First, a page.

'Punisher' Bootleg Sequel Would Star Gina Carano as Lady Punisher

Adi Shankar's Bootleg Universe has two new films on the way. Lady Punisher could follow.

Gina Carano from Deadpool

Over two years after going dormant, Adi Shankar’s “Bootleg Universe” will soon return with a few big bangs.

The producer of Netflix’s Castlevania and a number of big screen hits, Shankar has also made a number of well-received short films based on beloved comic book and movie characters. All fully unauthorized by rights holders, the shorts comprise of what he called the Bootleg Universe. Housed on YouTube, the five shorts have garnered millions of views, as well as several takedown notices (and eventual compromises).

Now, Shankar tells Inverse he has two new bootlegs “on the horizon that are both 70 percent done.” While he won’t reveal what they are just yet — there are legal considerations — he hinted one will be “BIG,” and another more medium sized. They will both be out within six months, he said.

Shankar also revealed that he was previously in pre-production on a sequel to the popular short that launched the Bootleg Universe, 2012’s Punisher: Dirty Laundry. The film was “going to be a two-hander that introduced the ‘Lady Punisher’,” Shankar said, “who was going to be played by MMA fighter and Deadpool actor Gina Carano.”

Thomas Jane, who starred in Marvel’s official original Punisher film in 2004 and reprised the character in Dirty Laundry, was also due to appear in the sequel. The script was written by Academy Award-nominee Wayne Kramer.

While the project had to be shelved, he says it may still be revisited and revived at some point down the road, and that it shouldn’t be ruled out just yet.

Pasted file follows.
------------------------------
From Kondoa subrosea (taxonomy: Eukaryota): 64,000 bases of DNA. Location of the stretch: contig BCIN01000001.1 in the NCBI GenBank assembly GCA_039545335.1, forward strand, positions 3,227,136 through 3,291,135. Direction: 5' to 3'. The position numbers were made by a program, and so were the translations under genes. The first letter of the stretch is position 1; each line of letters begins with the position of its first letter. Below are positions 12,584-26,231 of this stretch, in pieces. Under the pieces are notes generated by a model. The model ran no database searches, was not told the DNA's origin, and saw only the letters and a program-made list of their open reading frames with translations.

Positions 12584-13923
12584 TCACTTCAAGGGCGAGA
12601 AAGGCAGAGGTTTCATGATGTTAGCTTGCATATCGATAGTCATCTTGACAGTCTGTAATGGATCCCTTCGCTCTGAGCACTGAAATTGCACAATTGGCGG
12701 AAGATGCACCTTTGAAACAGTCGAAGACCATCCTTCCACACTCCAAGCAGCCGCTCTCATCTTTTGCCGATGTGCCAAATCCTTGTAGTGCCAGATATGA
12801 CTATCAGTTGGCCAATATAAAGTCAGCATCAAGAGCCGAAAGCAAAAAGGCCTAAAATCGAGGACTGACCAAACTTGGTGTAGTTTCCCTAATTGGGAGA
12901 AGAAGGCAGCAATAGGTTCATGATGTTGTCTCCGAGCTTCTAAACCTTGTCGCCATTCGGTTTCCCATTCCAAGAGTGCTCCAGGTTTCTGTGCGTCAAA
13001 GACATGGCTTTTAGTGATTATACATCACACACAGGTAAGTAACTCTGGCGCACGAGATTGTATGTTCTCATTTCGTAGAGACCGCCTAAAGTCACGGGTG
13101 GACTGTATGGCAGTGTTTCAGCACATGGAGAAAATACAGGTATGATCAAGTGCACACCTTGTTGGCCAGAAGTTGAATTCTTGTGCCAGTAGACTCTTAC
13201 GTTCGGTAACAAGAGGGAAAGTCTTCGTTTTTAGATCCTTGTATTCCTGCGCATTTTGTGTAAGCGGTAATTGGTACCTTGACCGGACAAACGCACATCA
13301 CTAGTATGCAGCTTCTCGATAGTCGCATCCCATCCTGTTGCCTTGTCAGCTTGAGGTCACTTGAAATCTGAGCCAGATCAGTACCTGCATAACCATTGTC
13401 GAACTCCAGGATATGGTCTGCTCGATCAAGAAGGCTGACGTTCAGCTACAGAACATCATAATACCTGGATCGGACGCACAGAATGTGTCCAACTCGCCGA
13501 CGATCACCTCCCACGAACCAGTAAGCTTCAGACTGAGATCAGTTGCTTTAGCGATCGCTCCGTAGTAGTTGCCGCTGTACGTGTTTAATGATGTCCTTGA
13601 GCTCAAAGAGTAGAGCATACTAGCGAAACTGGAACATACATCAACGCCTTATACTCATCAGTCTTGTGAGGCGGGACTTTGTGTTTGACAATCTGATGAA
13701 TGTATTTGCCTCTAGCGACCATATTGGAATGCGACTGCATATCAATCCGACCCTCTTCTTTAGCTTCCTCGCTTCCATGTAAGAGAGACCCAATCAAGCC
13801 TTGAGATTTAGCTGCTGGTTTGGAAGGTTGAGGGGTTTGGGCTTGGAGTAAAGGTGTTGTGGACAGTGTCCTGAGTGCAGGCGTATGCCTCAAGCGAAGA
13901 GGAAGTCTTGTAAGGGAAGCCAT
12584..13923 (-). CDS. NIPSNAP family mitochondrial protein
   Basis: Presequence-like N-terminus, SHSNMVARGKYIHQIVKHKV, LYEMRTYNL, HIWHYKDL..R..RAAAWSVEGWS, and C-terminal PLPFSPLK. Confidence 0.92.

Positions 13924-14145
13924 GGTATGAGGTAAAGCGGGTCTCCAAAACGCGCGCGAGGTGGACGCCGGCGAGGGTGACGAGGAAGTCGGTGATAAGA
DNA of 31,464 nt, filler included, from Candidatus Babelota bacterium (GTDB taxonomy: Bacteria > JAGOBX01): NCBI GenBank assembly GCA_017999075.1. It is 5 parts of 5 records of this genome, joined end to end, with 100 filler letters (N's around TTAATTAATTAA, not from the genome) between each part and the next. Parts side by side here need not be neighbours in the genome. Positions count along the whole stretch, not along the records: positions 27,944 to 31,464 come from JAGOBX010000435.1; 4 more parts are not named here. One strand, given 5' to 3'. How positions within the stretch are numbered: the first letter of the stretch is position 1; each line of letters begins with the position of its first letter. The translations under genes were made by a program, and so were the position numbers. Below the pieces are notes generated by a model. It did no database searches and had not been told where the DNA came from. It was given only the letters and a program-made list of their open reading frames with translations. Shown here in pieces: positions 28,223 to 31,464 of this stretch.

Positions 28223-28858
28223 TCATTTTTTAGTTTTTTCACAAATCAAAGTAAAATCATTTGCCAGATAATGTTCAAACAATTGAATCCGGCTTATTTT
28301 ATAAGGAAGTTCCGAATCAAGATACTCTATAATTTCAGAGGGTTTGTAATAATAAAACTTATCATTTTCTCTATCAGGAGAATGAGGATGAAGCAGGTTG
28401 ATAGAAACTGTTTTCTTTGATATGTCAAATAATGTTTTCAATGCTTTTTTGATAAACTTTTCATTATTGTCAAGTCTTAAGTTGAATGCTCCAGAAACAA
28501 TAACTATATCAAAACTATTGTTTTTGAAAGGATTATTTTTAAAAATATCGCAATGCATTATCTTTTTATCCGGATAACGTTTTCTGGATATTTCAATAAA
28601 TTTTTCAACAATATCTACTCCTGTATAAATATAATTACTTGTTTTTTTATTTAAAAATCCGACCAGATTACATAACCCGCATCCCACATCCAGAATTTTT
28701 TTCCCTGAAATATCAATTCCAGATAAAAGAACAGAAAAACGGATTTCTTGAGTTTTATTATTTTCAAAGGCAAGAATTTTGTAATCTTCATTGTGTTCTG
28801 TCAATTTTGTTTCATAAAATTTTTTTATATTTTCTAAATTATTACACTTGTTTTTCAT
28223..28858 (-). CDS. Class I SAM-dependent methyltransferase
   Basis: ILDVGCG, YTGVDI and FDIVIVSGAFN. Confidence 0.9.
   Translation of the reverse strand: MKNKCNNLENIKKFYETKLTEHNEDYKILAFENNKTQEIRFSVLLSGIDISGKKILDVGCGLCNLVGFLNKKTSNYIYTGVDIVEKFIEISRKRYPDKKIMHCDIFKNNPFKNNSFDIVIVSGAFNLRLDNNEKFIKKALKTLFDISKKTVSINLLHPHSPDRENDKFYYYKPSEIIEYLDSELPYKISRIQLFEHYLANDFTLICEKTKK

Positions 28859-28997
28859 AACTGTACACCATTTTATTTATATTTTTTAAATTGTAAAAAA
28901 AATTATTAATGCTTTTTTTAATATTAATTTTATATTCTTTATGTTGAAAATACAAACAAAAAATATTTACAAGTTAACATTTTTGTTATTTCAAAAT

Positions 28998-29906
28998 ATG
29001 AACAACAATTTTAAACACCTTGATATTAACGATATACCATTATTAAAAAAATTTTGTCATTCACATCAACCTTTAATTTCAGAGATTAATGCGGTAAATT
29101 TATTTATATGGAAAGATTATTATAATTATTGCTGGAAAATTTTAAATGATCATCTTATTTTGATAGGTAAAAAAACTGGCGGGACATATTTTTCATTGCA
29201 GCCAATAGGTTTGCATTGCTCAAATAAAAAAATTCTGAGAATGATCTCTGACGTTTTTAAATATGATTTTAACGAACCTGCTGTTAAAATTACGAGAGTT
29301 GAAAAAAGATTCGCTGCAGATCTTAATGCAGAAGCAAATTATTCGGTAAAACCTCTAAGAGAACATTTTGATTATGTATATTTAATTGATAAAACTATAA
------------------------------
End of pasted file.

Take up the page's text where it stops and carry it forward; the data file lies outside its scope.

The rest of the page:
Shankar’s Bootleg Universe films have caused stirs in both fan communities and Hollywood. Both 2015 short shorts, a James Bond cartoon and Power/Rangers, which starred James Van Der Beek and Katee Sackhoff, earned takedown notices from their respective rights holders. They were put up several days later, with disclaimers making explicit that they were not official releases from MGM and Saban Films, respectively.

For the producer, the headache and risk are worth it.

“I want to take a complicated idea and explore it and present the question to the public, using these very accessible characters or universes,” he told Inverse in a wide-ranging series of interviews last month. “You say, ‘Hey, would you want to watch a deconstruction of the impact of PTSD on being a child soldier?’ Most people are like, ‘No, I don’t want to see that movie.’ But you throw in the context of Power Rangers, people are like, ‘Yo, it’s dope!’”

The producer has been busy with authorized projects the last few years. He’s working on the second season of Castlevania, an upcoming battle rap movie called Bodied, and an anime-style adaptation of the video game Assassin’s Creed. He also has a television show called Adi Shankar’s Gods and Secrets.

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